teleconferencing, for example), I possibly can meet the
requirement, and do so securely. (And when they tell me
"I need to access my hotmail account while at work,"
I know they are running a business on the side.)
- Users who know "wants" from "requirements." I guess
I am asking a lot here, but it wasn't too long ago that
it was only children who couldn't tell "wants" from "needs."
Now, it is a societal condition. And it is epidemic. Don't
they know that if I waste time trying to meet all of their
wants, some of their legitimate business needs
may go unmet? Or in meeting some *want*, I may leave
the network unnecessarily vulnerable? It's not that
I enjoy telling them, "no," and being hard-nosed. (
Ha... sorry... couldn't keep a straight face, Santa.)
- It'd be terrific, Santa if I could get all of my
network servers upgraded to XP. I hear it is practically error
free. You know? And super secure. Boy, all my problems would be
over if I could just get them all upgraded ASAP. Sure would be
able to sleep easier, day or night.
- Finally, I'd like money to buy intrusion detection systems
all over my network. I'm not sure what I will do with all of
the data I log, and I don't even know how I will use the
systems themselves, but I think they are really cool. Kind of
like those sensor things on the Star Ship Enterprise. Oh, right
though... that wasn't real.
So, Santa, that's it. I hope it is not too much to ask. If so,
I'll settle for what I asked for last year that you didn't get me:
a high speed Internet connection from home.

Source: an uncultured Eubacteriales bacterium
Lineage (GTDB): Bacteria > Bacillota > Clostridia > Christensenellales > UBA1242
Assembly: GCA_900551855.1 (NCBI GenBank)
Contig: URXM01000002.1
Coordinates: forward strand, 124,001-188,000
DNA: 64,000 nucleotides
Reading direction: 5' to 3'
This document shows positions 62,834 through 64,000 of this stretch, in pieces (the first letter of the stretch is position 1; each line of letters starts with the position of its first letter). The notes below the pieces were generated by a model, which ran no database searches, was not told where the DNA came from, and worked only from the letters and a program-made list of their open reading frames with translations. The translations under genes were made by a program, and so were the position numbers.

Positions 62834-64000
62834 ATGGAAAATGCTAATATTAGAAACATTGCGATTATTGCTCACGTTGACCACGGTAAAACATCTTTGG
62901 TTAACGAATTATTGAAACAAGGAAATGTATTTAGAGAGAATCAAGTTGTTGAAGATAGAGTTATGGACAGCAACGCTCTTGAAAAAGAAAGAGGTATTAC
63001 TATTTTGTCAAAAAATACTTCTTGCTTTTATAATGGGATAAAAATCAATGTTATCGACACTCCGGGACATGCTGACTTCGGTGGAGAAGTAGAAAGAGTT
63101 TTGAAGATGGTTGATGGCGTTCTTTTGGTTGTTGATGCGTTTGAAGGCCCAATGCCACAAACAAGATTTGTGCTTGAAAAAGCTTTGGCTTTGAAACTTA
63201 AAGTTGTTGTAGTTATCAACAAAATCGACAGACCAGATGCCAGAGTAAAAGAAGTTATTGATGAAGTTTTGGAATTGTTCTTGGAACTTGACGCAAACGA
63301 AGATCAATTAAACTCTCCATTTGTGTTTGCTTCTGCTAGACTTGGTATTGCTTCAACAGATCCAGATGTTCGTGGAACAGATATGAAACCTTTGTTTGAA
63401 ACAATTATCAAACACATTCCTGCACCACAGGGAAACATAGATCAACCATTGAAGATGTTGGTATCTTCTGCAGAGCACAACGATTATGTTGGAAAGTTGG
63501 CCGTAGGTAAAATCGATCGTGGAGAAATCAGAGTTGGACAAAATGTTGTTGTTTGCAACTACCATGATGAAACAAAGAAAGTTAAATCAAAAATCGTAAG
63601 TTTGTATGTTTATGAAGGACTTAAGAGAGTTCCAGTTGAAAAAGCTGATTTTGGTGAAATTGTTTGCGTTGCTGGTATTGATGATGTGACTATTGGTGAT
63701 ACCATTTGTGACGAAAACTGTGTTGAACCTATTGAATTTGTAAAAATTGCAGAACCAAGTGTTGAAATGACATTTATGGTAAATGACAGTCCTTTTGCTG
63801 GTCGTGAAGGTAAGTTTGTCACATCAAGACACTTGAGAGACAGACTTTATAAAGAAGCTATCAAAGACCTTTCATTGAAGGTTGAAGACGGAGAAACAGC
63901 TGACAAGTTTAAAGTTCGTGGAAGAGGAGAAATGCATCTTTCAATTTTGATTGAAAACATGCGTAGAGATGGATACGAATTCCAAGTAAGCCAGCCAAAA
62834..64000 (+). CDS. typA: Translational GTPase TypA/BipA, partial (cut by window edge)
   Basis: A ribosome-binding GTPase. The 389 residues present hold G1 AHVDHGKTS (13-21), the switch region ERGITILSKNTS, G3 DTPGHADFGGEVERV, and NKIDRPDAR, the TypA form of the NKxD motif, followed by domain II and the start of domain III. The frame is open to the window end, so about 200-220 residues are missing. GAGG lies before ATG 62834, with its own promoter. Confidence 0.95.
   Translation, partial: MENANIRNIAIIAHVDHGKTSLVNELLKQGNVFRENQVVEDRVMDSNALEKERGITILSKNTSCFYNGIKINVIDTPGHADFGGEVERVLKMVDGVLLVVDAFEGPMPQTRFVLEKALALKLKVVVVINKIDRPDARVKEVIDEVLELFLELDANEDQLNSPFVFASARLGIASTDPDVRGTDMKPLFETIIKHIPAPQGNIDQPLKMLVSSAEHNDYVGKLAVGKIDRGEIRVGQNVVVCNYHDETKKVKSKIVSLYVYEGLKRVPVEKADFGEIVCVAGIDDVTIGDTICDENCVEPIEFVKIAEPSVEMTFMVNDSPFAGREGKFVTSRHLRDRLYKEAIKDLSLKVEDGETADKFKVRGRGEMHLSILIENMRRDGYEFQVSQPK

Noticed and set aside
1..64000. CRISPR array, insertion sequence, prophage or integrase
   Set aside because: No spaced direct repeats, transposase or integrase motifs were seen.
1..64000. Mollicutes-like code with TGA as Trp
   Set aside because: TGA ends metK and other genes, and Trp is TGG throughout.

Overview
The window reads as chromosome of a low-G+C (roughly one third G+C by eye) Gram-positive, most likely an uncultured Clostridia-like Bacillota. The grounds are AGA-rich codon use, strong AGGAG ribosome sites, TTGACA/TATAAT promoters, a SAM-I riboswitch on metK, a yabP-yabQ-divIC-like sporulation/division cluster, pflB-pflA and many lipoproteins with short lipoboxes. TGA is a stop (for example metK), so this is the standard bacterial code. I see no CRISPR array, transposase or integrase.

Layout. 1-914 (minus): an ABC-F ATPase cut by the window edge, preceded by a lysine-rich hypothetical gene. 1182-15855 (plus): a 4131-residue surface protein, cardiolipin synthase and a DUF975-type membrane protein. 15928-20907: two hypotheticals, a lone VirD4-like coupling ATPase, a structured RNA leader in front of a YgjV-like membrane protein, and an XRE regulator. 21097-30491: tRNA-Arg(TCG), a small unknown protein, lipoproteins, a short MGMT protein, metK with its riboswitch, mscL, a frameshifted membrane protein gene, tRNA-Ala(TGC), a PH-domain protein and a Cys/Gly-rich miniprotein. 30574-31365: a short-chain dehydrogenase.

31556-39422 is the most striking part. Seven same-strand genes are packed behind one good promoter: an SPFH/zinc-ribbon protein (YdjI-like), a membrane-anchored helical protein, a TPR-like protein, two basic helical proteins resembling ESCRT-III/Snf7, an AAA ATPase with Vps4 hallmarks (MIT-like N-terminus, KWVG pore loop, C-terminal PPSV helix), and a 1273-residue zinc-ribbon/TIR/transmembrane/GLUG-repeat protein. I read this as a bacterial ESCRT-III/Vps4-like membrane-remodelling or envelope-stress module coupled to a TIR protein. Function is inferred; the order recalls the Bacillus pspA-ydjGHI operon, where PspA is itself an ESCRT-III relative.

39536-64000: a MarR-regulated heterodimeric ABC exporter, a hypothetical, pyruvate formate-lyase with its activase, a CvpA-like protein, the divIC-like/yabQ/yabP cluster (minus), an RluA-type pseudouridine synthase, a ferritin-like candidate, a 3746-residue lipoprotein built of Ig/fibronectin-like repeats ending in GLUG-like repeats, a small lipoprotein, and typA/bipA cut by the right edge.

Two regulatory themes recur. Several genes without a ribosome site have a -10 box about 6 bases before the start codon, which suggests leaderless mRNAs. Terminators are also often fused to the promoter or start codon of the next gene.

Promotions, Self and Otherwise
My October column (
discussed network security lessons
learned in light of September 11.
The November 3 issue of World Magazine (at
had an interesting (non-technically oriented) editorial
echoing some of my observations and concerns about what
the "bureaucratic response to all this" has been since then.
Read the whole editorial, which says in part,
"A few more than 40,000 people die every single year
on our nation's highways. If our government responded
with the same bureaucratic overkill to that terrible
fact as it has to the threat of hijacked airplanes,
you couldn't drive from Philadelphia to Washington
without encountering identification checkpoints,
breathalyzer tests, and a 20 mph speed limit."
My November column
http://www.avolio.com/columns/14.html) drew these comments
from networking expert, consultant, and writer Lisa Phifer
(Vice President of Core Competence,
The new frontier for VPNs is the wireless LAN. Sniffing
WLAN traffic is incredibly easy -- particularly since
war drivers are finding that somewhere around
70% of WLAN access points don't even have WEP
turned on, and a motivated hacker can crack WEP with
shareware and a $100 NIC, so that other 30% is
protected only from casual eavesdropping.
"As wireless public Internet access spreads (airports like DFW and
DEN are now covered throughout) here's another great opportunity
for bad guys to spy on other travelers. Juicy corporate secrets, sure.
But that's boring. They are after meatier stuff, like IPs,
cleartext logins/passwords -- stuff to use later to
hack the corporate net.
When I see a column from Lisa on this, I'll point it out.